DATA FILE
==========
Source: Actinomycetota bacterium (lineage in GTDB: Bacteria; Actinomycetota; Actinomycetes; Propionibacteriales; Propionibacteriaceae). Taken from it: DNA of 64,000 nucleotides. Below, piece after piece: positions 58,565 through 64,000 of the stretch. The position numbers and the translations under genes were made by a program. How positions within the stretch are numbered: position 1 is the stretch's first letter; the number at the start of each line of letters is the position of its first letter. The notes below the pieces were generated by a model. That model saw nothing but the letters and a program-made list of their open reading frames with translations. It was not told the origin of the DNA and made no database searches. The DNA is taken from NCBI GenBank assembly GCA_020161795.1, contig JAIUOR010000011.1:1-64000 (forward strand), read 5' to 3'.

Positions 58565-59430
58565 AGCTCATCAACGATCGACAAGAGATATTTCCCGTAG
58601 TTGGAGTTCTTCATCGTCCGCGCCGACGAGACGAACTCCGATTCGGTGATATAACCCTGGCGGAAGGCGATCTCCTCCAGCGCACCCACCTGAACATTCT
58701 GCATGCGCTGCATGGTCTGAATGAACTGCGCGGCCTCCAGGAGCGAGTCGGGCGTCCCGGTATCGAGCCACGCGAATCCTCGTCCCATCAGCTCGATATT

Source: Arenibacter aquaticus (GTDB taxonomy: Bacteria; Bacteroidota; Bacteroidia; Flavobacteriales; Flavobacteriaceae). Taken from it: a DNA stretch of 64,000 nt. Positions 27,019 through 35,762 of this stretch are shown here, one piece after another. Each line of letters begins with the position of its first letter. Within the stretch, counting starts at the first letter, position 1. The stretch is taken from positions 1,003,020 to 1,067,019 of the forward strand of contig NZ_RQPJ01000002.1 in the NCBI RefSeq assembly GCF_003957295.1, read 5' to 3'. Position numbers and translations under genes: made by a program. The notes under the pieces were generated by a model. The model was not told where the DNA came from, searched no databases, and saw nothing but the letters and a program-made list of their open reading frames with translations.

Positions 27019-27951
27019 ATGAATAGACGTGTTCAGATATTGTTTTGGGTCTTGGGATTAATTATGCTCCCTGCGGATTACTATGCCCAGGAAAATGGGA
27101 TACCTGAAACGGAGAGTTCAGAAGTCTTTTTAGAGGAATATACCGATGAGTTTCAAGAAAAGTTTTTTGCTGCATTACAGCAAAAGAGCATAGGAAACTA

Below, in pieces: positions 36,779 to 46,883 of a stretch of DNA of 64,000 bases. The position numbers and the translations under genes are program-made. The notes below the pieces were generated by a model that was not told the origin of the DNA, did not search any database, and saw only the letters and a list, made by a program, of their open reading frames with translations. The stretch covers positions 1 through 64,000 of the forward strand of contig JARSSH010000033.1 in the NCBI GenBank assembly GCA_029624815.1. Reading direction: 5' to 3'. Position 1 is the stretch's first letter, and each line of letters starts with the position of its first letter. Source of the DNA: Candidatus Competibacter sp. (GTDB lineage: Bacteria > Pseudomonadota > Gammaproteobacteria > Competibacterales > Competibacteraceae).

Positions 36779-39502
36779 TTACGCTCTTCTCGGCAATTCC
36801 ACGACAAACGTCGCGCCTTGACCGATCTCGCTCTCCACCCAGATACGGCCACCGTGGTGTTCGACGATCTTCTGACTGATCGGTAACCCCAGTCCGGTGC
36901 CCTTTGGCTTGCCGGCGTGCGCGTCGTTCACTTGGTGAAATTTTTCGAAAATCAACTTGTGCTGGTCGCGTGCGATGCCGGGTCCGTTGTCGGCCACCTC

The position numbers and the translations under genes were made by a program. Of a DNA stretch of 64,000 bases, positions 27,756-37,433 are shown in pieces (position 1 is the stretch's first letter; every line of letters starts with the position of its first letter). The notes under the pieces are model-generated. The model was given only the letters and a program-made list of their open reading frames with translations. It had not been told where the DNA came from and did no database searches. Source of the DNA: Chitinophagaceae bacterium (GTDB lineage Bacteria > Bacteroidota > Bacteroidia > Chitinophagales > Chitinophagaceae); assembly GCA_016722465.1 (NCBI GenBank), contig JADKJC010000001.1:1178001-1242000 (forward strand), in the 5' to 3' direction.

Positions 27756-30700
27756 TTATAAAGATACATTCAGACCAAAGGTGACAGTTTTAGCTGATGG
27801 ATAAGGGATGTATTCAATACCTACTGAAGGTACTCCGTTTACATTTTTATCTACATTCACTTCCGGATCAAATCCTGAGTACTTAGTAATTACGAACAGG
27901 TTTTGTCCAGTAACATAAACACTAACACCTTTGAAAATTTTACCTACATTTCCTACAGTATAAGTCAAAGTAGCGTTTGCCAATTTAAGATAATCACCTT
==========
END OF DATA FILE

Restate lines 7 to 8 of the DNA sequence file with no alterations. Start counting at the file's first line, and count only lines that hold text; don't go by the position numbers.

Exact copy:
Positions 27019-27951
27019 ATGAATAGACGTGTTCAGATATTGTTTTGGGTCTTGGGATTAATTATGCTCCCTGCGGATTACTATGCCCAGGAAAATGGGA